The latest wave of reform in urban schools, led by the venture philanthropists, has made a great deal of change, without much progress. Foundations with a venture philanthropy bent, like the Walton Family Foundation, the Gates Foundation, and the Broad Foundation, say market principles, such as choice and competition, will improve schools. If parents and students have choices, the theory goes, schools will be forced to compete for customers. That will (improve) school quality, according to these philanthropists. While they have made changes to urban districts, there is more enthusiasm than evidence for the venture philanthropists’ market-based approach.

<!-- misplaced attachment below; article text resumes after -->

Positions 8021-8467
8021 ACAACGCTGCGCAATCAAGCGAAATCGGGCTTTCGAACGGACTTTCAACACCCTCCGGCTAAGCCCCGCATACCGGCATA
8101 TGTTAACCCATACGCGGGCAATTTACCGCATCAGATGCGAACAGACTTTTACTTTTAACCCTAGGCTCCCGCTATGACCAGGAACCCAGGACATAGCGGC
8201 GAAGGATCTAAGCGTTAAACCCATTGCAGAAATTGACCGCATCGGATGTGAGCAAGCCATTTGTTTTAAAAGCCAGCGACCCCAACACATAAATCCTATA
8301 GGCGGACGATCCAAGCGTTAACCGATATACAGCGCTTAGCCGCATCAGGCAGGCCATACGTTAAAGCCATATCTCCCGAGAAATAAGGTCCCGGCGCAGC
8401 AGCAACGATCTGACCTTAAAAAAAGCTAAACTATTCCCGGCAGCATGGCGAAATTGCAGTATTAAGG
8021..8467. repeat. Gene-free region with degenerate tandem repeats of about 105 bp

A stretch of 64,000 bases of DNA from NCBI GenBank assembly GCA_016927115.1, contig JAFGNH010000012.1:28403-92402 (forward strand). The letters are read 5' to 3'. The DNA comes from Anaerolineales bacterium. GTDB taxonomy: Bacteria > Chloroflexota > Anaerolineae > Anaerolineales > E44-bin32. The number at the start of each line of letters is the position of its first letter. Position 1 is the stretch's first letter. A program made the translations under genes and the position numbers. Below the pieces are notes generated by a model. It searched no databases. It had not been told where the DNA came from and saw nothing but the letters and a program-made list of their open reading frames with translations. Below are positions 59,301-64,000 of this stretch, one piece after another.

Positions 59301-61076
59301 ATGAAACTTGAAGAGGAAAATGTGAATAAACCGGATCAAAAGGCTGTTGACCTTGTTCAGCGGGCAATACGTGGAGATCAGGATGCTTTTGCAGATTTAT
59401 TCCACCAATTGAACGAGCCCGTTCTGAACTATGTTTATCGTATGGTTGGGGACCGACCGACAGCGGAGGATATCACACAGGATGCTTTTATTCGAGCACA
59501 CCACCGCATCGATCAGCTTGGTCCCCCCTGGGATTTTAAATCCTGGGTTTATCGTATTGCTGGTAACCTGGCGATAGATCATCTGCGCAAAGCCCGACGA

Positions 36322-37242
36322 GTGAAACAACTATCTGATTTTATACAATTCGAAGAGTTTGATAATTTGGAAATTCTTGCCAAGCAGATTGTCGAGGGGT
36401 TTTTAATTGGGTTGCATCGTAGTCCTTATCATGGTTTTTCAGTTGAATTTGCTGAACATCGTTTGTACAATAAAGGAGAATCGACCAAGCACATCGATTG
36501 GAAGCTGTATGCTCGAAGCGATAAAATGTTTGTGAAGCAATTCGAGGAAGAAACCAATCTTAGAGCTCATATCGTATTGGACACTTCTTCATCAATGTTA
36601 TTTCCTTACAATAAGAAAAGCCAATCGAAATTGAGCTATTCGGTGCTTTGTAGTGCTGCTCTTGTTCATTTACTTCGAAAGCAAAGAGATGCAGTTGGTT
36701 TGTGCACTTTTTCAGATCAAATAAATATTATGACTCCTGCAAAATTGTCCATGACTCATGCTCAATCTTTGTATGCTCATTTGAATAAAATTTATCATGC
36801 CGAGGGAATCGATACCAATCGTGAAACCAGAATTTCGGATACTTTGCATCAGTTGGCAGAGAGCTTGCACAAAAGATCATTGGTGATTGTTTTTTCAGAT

To access: email author